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SMALL BUSINESSES HAVE TO COPE WITH CORONAVIRUS CONCERNS

3/25/2020, noon | Updated on 3/25/2020, noon
Small businesses are trying to stay afloat in the midst of coronavirus, COVID-19. With social distancing, self-quarantining and closures, businesses ...
Bright Smiles Daycare is a small business coping with COVID-19. Photo credit: Tia Carol Jones

Small businesses have to cope with Coronavirus concerns

BY TIA CAROL JONES

Small businesses are trying to stay afloat in the midst of coronavirus, COVID-19. With social distancing, self-quarantining and closures, businesses are trying to navigate and make decisions that will keep everyone safe.

Rami Brown owns Bright Smile Daycare in Calumet Heights.

“At this time, I’m trying to make sure I don’t close. Also, I’m concerned about having the appropriate supplies on hand,” she said.

While Governor J.B. Pritzker gave the directive to close all the schools, he didn’t mention day care centers or nursery schools.

“He protected the teachers and students, but he didn’t protect the toddlers and the babies,” she said.

Brown said while she is trying to remain open, she’s responsible for the health, safety and well-being of her staff and herself.

“I really would appreciate [it] if [the] Department of Children and Family Services or the Governor would give us some direction,” she said.

In the meantime, she has reached out to parents who have been very helpful and brought in supplies.

“We’ve been keeping the daycare clean and making sure everyone is healthy and safe,” she said.

Brown said she has a quarter of the children in the daycare than she usually has.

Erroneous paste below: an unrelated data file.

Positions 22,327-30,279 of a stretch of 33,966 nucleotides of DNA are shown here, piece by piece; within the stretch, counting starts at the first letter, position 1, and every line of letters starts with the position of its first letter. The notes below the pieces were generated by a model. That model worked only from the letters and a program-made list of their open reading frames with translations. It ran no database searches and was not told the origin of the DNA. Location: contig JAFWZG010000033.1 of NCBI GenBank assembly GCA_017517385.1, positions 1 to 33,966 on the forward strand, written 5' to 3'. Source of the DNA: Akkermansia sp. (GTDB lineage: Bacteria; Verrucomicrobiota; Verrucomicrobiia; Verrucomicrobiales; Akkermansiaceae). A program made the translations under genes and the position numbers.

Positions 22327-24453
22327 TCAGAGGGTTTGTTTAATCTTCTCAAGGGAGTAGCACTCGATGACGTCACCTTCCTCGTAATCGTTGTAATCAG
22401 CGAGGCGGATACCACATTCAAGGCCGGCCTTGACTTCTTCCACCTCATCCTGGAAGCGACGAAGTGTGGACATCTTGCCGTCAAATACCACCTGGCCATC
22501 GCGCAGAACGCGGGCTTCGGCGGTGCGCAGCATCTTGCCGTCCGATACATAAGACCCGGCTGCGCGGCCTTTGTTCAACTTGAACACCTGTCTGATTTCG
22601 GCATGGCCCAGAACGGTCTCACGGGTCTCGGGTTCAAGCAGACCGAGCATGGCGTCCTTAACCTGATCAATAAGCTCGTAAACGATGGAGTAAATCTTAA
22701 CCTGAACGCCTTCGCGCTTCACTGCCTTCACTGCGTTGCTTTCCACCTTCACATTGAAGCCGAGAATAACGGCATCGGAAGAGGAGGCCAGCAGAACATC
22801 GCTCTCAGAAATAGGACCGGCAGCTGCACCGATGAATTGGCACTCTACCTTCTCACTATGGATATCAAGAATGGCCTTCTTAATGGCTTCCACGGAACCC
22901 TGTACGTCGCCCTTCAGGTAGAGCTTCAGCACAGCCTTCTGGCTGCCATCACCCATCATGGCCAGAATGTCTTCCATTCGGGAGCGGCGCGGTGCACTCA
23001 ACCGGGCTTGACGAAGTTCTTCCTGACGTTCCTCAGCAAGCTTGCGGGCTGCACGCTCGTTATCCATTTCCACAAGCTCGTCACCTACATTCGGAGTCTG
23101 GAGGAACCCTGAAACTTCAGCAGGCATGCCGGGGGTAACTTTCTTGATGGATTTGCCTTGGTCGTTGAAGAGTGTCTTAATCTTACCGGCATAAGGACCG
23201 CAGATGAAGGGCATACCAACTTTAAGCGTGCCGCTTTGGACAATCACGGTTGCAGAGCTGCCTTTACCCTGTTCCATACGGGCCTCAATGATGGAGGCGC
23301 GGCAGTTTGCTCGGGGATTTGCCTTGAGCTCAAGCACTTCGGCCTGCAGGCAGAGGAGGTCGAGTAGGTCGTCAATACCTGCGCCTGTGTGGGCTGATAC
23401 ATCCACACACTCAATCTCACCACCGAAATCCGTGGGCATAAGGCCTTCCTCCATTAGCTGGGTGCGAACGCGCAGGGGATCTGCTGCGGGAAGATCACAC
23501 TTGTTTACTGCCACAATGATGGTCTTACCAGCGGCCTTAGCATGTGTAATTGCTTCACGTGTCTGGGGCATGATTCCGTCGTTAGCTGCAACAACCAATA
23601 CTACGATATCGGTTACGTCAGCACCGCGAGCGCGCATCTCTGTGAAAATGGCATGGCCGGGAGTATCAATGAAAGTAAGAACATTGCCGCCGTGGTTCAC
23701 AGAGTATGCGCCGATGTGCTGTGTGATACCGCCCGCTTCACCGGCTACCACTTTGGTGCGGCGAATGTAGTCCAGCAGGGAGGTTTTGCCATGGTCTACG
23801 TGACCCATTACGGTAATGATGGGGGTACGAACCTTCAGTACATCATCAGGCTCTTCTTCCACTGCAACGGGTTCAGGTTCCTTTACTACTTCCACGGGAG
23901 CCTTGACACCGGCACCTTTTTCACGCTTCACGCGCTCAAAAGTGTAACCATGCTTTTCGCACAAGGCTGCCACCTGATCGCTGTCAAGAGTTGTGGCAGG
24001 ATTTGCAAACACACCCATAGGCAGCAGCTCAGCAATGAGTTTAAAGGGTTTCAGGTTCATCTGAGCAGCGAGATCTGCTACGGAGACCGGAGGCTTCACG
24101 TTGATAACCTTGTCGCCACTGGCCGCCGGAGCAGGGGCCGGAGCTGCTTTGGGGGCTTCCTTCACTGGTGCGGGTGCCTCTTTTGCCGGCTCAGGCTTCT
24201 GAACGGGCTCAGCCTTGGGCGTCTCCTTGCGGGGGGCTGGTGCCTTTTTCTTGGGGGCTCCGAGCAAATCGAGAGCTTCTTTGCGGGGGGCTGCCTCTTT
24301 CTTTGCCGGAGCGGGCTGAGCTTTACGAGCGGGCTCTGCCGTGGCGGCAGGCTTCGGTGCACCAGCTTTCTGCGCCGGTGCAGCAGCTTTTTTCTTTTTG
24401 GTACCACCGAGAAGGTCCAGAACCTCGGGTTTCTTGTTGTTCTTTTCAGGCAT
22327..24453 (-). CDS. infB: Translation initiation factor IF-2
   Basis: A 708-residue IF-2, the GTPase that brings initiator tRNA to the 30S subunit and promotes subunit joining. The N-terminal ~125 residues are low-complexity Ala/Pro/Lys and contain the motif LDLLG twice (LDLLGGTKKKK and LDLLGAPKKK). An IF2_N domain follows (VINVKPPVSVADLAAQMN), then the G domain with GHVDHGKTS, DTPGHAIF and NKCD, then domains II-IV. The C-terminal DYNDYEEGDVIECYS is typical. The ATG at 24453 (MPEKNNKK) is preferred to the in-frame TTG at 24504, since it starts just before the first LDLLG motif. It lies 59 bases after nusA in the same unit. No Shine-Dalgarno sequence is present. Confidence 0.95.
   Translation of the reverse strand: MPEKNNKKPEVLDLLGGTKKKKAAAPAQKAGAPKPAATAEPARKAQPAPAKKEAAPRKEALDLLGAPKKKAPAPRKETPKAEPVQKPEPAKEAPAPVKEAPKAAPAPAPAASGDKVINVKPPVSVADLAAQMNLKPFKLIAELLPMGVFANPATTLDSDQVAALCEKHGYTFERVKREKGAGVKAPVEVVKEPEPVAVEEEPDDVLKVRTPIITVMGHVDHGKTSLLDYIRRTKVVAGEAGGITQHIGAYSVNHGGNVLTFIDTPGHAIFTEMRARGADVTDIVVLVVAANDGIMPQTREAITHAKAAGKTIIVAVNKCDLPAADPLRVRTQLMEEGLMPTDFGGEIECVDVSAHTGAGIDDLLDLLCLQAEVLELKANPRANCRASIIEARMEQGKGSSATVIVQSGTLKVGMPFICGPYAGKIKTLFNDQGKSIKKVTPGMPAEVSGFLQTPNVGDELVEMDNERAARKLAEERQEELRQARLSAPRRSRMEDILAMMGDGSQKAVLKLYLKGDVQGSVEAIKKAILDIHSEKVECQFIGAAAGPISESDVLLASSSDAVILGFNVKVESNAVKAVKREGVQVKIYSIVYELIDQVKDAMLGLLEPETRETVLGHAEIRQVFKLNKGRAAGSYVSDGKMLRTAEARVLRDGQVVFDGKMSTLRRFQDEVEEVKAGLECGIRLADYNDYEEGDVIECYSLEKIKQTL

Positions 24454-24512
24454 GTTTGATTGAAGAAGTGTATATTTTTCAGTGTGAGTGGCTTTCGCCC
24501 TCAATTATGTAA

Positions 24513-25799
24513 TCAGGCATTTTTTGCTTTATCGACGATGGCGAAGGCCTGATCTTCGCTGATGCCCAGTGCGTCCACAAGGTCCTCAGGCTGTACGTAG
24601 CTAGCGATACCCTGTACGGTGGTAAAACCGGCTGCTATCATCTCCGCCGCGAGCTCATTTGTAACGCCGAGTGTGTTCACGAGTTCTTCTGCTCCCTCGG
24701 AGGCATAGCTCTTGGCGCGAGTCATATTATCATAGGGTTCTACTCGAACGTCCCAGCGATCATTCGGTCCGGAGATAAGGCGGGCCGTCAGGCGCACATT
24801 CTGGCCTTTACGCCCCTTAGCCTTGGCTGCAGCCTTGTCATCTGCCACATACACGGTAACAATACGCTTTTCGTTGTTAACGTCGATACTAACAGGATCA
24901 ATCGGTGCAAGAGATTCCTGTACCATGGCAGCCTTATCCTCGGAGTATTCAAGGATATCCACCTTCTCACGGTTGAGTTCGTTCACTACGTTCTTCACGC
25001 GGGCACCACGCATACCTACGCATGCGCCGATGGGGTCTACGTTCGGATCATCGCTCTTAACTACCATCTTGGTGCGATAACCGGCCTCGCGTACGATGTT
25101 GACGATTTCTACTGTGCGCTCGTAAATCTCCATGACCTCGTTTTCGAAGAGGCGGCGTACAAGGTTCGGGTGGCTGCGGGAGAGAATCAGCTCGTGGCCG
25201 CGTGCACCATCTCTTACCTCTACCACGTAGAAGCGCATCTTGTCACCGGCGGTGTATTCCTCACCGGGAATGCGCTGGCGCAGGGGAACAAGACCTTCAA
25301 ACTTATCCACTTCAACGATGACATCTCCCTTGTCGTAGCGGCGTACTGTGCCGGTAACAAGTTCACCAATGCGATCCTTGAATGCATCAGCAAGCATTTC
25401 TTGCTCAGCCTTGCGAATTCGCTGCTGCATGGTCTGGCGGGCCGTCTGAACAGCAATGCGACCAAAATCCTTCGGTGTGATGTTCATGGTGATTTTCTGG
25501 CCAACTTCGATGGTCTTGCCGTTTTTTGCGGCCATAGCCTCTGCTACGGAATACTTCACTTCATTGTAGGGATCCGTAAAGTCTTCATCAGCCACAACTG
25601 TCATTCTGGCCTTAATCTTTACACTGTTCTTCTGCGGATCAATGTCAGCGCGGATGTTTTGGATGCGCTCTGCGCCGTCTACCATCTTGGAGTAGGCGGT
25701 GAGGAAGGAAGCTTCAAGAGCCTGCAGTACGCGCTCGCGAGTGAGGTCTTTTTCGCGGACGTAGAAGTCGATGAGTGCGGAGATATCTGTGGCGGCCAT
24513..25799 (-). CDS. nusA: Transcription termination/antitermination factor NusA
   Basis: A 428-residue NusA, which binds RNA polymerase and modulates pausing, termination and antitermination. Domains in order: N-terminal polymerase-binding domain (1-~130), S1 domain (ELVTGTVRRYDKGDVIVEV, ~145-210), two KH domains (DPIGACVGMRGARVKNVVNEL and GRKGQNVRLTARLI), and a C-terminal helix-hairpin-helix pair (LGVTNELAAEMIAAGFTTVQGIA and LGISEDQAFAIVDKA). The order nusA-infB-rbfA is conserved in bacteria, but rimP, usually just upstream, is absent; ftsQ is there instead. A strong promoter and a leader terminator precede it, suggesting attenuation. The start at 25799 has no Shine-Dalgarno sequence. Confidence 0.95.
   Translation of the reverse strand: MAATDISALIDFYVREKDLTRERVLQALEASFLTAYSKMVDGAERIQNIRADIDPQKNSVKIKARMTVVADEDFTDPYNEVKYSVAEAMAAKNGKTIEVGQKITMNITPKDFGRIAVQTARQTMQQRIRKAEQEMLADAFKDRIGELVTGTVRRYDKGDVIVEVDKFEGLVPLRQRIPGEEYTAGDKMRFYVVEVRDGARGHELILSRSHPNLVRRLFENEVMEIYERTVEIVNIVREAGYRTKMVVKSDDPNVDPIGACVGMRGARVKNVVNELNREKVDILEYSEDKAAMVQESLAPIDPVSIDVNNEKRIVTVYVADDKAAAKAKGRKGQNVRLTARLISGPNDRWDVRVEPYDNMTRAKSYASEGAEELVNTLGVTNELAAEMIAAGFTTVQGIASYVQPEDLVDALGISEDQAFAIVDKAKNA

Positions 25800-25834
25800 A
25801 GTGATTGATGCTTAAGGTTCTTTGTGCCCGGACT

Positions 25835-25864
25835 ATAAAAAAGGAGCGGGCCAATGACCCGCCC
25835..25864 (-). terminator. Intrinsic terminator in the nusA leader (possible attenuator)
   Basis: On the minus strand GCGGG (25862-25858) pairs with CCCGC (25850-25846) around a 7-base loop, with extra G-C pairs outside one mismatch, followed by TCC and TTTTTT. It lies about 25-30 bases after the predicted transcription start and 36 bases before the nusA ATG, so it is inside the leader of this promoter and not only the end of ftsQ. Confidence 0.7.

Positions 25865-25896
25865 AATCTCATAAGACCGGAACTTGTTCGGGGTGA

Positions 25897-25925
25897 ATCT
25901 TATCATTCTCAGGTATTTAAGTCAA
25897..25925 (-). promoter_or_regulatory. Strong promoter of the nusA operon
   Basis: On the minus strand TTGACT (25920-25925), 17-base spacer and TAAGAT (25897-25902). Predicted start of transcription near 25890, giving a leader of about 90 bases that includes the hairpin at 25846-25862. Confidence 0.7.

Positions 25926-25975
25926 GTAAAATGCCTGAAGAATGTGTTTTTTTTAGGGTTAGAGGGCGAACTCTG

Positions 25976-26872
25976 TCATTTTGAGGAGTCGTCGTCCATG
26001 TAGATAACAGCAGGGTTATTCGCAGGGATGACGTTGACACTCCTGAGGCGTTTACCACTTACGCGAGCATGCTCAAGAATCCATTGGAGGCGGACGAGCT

“I do feel uncertain. There is a safety concern,” she said. “I still would like to serve my families. It’s hard to work from home with children. They have a routine.”

Brown said she will lose money if she closes, and she is not mandated by the state or the Governor to be closed.

“Virus-wise, I do want to be closed. Work-wise, I want to stay open,” she said.

Malcolm Williams has an Airbnb in North Kenwood. He said while winter in Chicago is already challenging, trying to operate during the pandemic is even more challenging.

“When it comes to cancellations, it has only been three people so far,” he said. “Each time, that’s what they told me, they’re cancelling because of coronavirus. I’ve even had a person who was staying who left early.”

Williams estimates he has lost about $1200 so far. He uses the profits from renting out rooms as an Airbnb to pay the mortgage. Now, he said, he will have to pay out of pocket. He said he made sure cleanliness was always paramount.

“I have an amazing cleaning woman,” he said. “She was ahead of the virus cleaning down the common areas.”

On Thursday, March 19, Mayor Lori Lightfoot announced the creation of the Chicago Small Business Resiliency Fund, with more than $100 million in targeted, low-interest loans to severely impacted small businesses. The public-private partnership involves a $25 million grant by the City of Chicago, $50 million in capital by the Chicago Community Catalyst Fund, as well as $10 million from Goldman Sachs’s Urban Investment Group. Fifth Third Bank pledged $1 million and Bob Clark and Clayco Construction have pledged $250,000.

“These loans are designed to provide much needed cash-flow relief for neighborhood entrepreneurs,” Lightfoot said in a speech. “When we support small businesses, we support their workers, who in turn help uplift the vibrancy of our neighborhoods.”